iDE UK’s New Climate Change Innovation Powered by the Nepali Sunshine!

Last week was ‘Climate Week’. Half a million people attended 3400 events making it Britain’s biggest ever climate change campaign. So, what are iDE UK doing about climate change I hear you ask?

At iDE UK we share Climate Week’s vision of inspiring action to create a sustainable future. We understand the devastating and complex challenges climate change represents to people and the planet and respond to these challenges by:

  • Designing sustainable market-based interventions that promote economic development in an environmentally sound way.
  • Designing technologies and solutions which use renewable energy.
  • Ensuring the farmers and aspiring entrepreneurs we work with are equipped to deal the consequences of changes to the climate.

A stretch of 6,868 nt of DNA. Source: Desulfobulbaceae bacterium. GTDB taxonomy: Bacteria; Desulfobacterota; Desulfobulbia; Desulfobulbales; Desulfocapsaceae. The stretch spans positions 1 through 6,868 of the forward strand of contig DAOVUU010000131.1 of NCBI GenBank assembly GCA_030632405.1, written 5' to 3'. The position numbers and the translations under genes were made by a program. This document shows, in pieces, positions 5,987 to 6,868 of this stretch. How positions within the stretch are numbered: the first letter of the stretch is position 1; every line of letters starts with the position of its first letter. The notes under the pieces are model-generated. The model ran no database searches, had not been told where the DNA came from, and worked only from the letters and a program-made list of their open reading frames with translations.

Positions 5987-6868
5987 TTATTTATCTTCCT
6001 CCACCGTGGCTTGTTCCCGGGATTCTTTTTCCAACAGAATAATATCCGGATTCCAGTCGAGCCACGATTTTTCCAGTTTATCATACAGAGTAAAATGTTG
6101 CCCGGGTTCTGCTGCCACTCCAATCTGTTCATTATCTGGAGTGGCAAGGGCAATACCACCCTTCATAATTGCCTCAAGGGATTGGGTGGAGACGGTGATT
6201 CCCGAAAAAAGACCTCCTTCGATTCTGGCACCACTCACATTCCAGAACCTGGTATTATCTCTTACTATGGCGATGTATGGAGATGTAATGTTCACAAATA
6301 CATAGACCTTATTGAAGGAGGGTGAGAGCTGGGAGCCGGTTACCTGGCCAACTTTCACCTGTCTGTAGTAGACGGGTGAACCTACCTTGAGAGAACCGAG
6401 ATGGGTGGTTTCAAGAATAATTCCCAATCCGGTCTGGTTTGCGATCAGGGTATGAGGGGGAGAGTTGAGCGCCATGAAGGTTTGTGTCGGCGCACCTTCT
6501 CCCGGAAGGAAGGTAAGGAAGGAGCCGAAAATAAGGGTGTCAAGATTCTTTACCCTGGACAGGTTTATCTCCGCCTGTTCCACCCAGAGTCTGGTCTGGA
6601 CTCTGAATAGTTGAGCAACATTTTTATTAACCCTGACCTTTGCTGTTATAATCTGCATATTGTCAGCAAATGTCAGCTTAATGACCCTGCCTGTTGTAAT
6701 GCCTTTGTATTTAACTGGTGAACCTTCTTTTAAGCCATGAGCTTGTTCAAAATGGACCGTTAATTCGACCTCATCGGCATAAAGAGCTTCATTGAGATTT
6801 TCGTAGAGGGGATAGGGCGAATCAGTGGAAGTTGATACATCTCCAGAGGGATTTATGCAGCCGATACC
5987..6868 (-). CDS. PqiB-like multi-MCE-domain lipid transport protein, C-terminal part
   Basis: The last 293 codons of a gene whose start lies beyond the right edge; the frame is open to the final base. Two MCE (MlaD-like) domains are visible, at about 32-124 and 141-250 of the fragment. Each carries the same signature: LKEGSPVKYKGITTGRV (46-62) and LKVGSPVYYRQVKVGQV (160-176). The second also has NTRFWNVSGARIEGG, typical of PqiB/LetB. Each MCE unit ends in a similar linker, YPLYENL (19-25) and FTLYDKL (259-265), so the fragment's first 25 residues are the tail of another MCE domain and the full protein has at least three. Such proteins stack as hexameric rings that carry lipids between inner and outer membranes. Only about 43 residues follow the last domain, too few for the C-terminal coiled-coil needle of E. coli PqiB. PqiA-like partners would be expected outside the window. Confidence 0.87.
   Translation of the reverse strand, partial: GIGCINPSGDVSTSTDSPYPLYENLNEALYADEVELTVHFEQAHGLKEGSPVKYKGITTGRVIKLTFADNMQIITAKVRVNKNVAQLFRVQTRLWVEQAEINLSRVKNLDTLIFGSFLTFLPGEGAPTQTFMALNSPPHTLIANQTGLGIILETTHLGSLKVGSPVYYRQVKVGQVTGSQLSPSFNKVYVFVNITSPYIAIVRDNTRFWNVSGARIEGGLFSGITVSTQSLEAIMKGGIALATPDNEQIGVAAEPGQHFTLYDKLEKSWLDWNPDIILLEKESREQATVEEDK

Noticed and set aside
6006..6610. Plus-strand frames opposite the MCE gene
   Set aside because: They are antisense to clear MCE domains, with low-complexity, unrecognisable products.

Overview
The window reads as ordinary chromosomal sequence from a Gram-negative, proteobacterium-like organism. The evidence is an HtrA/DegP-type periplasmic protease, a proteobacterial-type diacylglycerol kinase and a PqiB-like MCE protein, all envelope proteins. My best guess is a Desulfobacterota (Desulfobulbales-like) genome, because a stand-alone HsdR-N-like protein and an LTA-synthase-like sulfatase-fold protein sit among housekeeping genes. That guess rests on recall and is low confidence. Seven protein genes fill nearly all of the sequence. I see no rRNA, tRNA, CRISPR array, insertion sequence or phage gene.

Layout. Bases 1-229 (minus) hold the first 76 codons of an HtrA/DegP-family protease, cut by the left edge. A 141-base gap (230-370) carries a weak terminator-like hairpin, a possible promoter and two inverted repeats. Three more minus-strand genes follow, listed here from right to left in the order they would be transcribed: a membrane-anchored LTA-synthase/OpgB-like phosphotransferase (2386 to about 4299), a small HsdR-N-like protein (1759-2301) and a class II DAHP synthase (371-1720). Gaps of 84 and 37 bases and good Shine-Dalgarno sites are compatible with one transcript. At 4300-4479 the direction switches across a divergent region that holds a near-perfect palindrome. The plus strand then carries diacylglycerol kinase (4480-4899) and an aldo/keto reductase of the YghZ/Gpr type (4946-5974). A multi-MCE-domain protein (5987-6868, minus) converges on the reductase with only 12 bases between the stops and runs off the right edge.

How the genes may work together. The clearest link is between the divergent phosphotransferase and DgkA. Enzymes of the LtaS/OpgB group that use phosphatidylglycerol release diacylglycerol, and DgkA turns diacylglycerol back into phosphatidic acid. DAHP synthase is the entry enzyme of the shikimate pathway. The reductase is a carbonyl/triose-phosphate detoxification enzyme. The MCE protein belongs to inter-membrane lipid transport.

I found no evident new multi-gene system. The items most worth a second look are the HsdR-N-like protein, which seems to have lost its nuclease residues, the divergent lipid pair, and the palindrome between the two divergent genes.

Take the case of Nepal for example: Recent climatic change has shifted monsoon patterns in Nepal, restricting access to water in the dry season. Many poor, rural communities live at an altitude way above their nearest water source. Traditional pumps do not provide enough water for the community throughout the day. Women and girls are forced to battle increasingly extreme weather for their daily walk to fetch water, often a 3 hour trek. One of our Nepalese farmer clients told us, “Through carrying water many women got sick and had problems.”

Nepalese farmers carrying water

Walking to collect water can take over 3 hours

As many who have visited this beautiful country can tell you, living in these conditions is avoidable because there is abundant renewable energy available which can be used to pump water – sunshine!

Our latest innovation, Solar powered ‘multiple-use’ water pumps are designed to help entire communities in Nepal adapt to climate change and provide access to both clean domestic water and productive water for irrigation.

A happy customer